Friday 15 February Helvellyn summit at 12.35. The thaw continues - it was a ridiculous (for February!) plus 5 degrees on the summit around midday. There is no snow below 700m. Between 700m and 850m only patches of snow remain which are found in sheltered spots and hollows and are easily avoidable. Above 850m, the frequency and depth of such snow patches increases with altitude although large areas of the fells up to, and including, summit level are now free from snow. The majority of the remaining snow lies on E and N facing slopes and in sheltered gullies and, as such, is generally avoidable with two notable exceptions - namely the exits to both Striding end especially Swirral Edges. There was more snow along Swirral Edge whereas Striding Edge was simply dry, bare rock. However, both exits are guarded by banks of steep, unavoidable snow. This was quite soft on Striding Edge (although it might not be on Saturday), whereas it was hard snow on Swirral. Several people were negotiating these sections without winter equipment and it is possible to do so BUT it would not be possible to stop a fall on steep, hard snow without an ice axe hence our strong recommendation is that an ice axe remains essential for anyone tackling the edges and crampons should be carried. Although it's only for a very short section it's not a place to slip and, owing to the snow's height, depth and east facing nature, it will probably be the last snow to thaw in the Lakes. With the thaw the, albeit small, cornices situated above SE to E to N facing slopes are even more unstable, so please keep well back from such edges and advice those with less experience to do likewise. Despite the Spring-like conditions in the valleys, the summit windchill remains below freezing, so full winter clothing (waterproofs, plenty of warm layers, hat & gloves), footwear and equipment are essential for anyone venturing out onto the fells. Climbers - although there's still snow in the gullies, it's very soft and damage will be done to fragile alpine plants in the, hopefully unlikely, event that any routes be attempted. For those interested in the weather stats, the wind was stronger (over 30mph) on the ascent and descent compared with the summit. Temperature: plus 5.2 C. Maximum wind speed 27.5 mph. Wind chill: minus 1.1 C. Average wind speed: 20.3 mph..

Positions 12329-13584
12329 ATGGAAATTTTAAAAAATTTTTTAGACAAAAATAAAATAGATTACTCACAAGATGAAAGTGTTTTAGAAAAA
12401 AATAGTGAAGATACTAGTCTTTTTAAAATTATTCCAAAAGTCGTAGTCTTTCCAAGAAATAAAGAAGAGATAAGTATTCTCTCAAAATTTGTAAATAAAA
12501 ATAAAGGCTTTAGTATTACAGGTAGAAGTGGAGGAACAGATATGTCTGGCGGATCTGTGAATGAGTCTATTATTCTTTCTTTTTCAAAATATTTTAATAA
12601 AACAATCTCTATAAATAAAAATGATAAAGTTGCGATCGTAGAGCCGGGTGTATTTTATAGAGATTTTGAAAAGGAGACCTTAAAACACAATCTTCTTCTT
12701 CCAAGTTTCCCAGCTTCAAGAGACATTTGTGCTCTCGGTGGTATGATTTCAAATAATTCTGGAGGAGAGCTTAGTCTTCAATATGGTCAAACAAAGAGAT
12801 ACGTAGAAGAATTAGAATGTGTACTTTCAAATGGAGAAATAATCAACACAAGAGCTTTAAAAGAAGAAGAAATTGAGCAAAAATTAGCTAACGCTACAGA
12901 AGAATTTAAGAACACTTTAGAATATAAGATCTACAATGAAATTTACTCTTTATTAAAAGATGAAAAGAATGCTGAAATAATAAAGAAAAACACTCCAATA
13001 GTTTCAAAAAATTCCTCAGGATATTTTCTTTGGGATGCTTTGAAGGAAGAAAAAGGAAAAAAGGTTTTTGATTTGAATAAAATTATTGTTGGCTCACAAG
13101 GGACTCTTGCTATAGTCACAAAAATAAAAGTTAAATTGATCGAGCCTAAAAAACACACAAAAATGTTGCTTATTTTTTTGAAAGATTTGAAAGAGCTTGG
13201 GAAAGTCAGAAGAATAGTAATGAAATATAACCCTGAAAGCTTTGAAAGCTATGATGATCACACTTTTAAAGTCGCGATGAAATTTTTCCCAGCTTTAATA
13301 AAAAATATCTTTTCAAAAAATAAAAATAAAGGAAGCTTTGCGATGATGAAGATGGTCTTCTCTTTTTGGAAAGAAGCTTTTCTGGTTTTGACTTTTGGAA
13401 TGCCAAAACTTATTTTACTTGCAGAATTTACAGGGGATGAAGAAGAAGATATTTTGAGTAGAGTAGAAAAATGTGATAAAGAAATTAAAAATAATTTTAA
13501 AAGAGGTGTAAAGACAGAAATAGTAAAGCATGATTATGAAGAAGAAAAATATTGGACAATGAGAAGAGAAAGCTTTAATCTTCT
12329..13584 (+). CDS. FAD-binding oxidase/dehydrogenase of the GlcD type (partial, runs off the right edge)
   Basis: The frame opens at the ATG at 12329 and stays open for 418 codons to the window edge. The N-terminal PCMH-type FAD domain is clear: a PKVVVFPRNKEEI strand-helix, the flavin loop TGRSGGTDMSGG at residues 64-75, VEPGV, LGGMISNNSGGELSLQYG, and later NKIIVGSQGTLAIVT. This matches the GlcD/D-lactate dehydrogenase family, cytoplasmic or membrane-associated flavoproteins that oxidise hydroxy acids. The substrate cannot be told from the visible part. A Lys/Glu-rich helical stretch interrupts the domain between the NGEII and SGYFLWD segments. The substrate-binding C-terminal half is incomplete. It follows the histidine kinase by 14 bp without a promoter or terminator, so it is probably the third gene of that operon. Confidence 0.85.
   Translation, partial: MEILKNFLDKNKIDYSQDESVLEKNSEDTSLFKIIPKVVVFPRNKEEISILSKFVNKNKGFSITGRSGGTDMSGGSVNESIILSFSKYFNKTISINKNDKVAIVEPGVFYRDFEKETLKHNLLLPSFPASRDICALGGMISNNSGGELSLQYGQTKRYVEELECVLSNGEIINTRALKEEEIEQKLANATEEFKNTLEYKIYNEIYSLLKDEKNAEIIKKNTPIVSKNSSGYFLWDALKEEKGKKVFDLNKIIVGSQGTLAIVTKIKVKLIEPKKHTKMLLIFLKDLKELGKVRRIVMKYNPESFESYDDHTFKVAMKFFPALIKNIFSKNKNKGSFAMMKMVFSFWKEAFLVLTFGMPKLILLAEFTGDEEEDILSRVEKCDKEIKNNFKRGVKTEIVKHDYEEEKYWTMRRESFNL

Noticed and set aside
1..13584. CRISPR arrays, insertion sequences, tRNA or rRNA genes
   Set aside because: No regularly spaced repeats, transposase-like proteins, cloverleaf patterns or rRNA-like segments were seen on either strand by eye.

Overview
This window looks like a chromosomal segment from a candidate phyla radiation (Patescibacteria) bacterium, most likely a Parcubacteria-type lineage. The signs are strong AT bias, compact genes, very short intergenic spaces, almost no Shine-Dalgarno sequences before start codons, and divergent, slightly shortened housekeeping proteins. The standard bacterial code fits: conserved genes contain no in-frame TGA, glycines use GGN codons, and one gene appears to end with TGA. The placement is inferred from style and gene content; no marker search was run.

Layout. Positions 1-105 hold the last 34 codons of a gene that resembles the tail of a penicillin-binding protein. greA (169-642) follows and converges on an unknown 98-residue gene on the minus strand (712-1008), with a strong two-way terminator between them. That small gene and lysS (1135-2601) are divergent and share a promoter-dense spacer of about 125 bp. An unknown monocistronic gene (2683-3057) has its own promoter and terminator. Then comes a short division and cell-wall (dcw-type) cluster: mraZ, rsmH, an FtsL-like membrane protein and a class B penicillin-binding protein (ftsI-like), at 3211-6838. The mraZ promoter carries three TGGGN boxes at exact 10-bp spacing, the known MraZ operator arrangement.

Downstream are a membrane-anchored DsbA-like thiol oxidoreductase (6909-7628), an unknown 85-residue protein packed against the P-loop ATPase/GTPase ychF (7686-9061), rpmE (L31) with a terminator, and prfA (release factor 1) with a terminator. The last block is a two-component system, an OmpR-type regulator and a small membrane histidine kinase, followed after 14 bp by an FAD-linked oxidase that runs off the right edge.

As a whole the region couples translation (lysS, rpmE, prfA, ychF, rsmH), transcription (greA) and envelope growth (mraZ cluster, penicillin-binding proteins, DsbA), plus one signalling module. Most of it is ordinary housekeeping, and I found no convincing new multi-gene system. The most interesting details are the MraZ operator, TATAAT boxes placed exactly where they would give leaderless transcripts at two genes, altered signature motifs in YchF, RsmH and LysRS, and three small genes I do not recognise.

Sunday 17 February 2019

Sunrise: 07:31
Sunset: 17:24
Moon phase: Full


Very windy on the tops. Patchy rain clears overnight then a dry, bright start to the morning. A band of cloud and showery rain moves east through the day, the rain not amounting to much. Clearer conditions following later.

Maximum wind speed expected

South or Southwest average 30-40mph, gusts 60mph on highest summits and exposed ridges.

Chance of cloud-free mountain/hill tops at 800m

Highly variable. 70% at first with patchy cloud cover then 20% for a few hours during the day with extensive cloud above 600m before clearing later.


  • At 800m Plus 5C, falling to Plus 2C in evening.
  • Valley Plus 8C rising to 10 or 11C.
  • Freezing level Well above summits, lowing to 1000m in evening.


Good at first but becoming hazy and occasionally poor in showery rain.

Monday 18 February 2019

Sunrise: 07:28
Sunset: 17:26
Moon phase: Full

Bright spells and passing showers, wintry on the summits. Strong southwesterly winds on the tops with significant wind chill. Freezing level around 900m.

Tuesday 19 February 2019

Sunrise: 07:26
Sunset: 17:28
Moon phase: Full

Mainly dry and bright with lighter winds. A chance of some rain and summit snow with strong southwesterly winds later.

Wednesday 20 February 2019

Sunrise: 07:24
Sunset: 17:30
Moon phase: Full

Rain and summit snow in early hours will clear. Then mainly dry and bright but windy on the summits.

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The Lake District covers an area of 885 square miles with its highest point, Scafell Pike, standing at 978 metres.

Scafell Pike is the highest mountain in England. From its summit, the view spans from the Mourne Mountains in Northern Ireland to Snowdonia in Wales. The Lake District also contains the deepest and longest lakes in England; Wastwater and Windermere.

Much smaller than its Scottish counterparts, but no less breathtaking, is the Lake District National Park. While unarguably most famous for the lakes and waters from which it took its name, the National Park certainly has plenty to offer climbers as well. Not only that, special routes have been created (known as Miles Without Stiles) to offer more laid back, moderate walks.

Those looking for a challenge are suitably catered for with the Lakeland Fells, as made famous by rambler and cartographer Alfred Wainwright. These include some of the highest peaks in England: Scafell Pike (978 metres), Scafell (965 metres), Helvellyn (951 metres) and Skiddaw (931 metres).